Get healhy & fit with Herbalife 90 day plan week 1 hydration

Get healhy & fit with Herbalife 90 day plan week 1 hydration from Herbalife

By: Herbalife  01/08/2010
Keywords: herbalife, Herbal Life, Energy Drink

Hydration is crucial to make your body function properly
Drinking plenty of water is an important part of maintaining a healthy weight and a nutritious diet. Water plays an essential role in helping your body process nutrients, maintain normal circulation and keep the proper balance of fluids.


After each 30-minute workout, drink two 8 oz. glasses of water to replenish your fluids. If you find you become thirsty while working out, consider using a sports bottle to help you stay hydrated while you exercise.

Because of their calorie content, soft drinks and fruit juices are not good choices for replacing lost fluids if you are trying to lose weight or manage your weight. You might try adding just a splash of fruit juice or a slice of lemon or lime to a glass of water if you don’t like the taste of plain water.


As a general guideline, try to drink six to eight 8 oz. glasses of water a day. If you exercise, you will probably need to drink more to replenish the water lost through sweating. You can usually trust your sense of thirst to let you know when you need to drink. Your sense of thirst, combined with simply paying attention to how many glasses of water you’ve had in a day, can help you to keep your body hydrated.


The next time you’re thirsty, it could be smart to think before you drink. While “you are what you eat,” the phrase is more accurately “you are what you drink.” Our bodies are about 60 percent water, and while watery foods can help meet our needs, most of our daily water needs are met from the fluids we drink. Aside from plain water, consumers are faced with a dizzying array of juices, juice drinks, vitamin-fortified waters, sports drinks, energy drinks and teas–making it difficult to choose the best beverage to help meet fluid needs.
For the average person who exercises moderately, plain water is a perfectly good choice. But many people prefer drinks with a little flavor, and tastier fluids may encourage consumption. And as exercise duration and intensity increase, it’s important to not only replace fluid losses, but to replace body salts–such as sodium and potassium–that are lost with sweating.


When evaluating beverages, a good place to start is by reading the nutrition facts label. For instance, sodas or fruit drinks are often high in calories and sugar, and low on nutrients. Not only can these empty calories pile on the pounds, the high-sugar concentration in sodas and fruit drinks can actually slow down the rate at which the body absorbs fluid. If you see high-fructose corn syrup at the top of the ingredient list, you may want to pass. Sugars other than fructose, in lower concentrations, are much better absorbed.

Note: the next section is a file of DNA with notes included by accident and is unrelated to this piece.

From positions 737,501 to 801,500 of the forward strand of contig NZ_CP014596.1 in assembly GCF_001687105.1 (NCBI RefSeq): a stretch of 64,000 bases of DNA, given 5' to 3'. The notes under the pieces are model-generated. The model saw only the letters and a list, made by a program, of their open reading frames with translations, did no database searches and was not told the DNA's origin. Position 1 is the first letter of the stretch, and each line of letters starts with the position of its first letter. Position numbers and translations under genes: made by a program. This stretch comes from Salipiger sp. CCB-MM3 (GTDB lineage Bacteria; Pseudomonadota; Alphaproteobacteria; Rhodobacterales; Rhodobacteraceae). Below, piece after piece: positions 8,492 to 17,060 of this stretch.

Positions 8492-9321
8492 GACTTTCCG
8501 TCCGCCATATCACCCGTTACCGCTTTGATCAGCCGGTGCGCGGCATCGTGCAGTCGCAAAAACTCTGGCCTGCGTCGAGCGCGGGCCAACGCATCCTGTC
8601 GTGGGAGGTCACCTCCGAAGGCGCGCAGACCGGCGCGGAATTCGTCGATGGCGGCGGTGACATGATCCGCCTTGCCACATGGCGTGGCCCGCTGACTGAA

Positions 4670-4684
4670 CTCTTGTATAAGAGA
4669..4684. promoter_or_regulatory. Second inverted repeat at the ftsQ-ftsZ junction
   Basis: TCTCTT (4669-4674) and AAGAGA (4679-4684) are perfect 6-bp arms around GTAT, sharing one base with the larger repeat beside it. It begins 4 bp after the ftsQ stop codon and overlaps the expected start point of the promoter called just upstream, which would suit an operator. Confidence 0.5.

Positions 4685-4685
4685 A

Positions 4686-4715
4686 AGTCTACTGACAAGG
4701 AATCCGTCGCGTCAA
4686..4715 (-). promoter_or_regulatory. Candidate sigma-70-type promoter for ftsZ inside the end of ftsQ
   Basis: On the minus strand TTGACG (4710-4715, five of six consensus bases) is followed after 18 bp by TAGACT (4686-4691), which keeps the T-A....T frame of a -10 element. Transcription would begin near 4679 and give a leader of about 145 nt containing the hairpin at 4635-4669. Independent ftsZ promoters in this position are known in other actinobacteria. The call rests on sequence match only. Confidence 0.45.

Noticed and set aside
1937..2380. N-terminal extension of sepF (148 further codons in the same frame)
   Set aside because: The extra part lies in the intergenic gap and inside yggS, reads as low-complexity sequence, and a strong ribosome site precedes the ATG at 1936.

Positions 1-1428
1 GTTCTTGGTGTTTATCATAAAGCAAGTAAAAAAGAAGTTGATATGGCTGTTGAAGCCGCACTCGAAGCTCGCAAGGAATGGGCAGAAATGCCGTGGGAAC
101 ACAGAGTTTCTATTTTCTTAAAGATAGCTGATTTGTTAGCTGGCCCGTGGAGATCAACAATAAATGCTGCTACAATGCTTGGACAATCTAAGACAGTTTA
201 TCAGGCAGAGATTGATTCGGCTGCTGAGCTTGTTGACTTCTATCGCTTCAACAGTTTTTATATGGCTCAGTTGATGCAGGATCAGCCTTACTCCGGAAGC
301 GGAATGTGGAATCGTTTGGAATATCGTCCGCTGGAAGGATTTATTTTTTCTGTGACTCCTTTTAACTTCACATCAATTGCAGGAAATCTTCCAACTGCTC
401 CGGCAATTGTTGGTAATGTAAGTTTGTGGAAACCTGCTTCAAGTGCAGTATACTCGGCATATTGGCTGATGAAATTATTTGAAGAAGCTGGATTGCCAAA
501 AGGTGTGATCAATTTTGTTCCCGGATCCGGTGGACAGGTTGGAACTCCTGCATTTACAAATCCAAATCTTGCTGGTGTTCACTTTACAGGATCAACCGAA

Some energy drinks have a combination of caffeine and sugar, designed to give you a quick spike in energy. But if you aren’t used to consuming caffeinated drinks, these could make you jittery or upset your stomach.

So what should you look for? It’s a good idea to check labels for electrolytes, such as sodium and potassium, which are salts that your body loses when you perspire. In addition to replacing losses, electrolytes can also add some flavor, which will encourage you to drink more. Also, look for drinks with less than 100 calories per 8 oz. serving. Higher calories means a higher sugar concentration; you also don’t want to drink back the calories you just burned on the treadmill.

While too much sugar can be a problem, a little bit of carbohydrate in beverages can help to maintain blood sugar while you are exercising. Also, a mixture of several forms of carbohydrate in the drink helps to get carbohydrate into working muscle better than just one carbohydrate source.
A drink such as one made with mix could be a good choice because it contains the right amount of readily absorbed carbohydrates, no caffeine, and the essential electrolytes people lose when they perspire. It comes in a powder that mixes easily with water, and is available either in a canister or in convenient single-serve “stick packs” that can be thrown in a bag or pocket and mixed in any water bottle.


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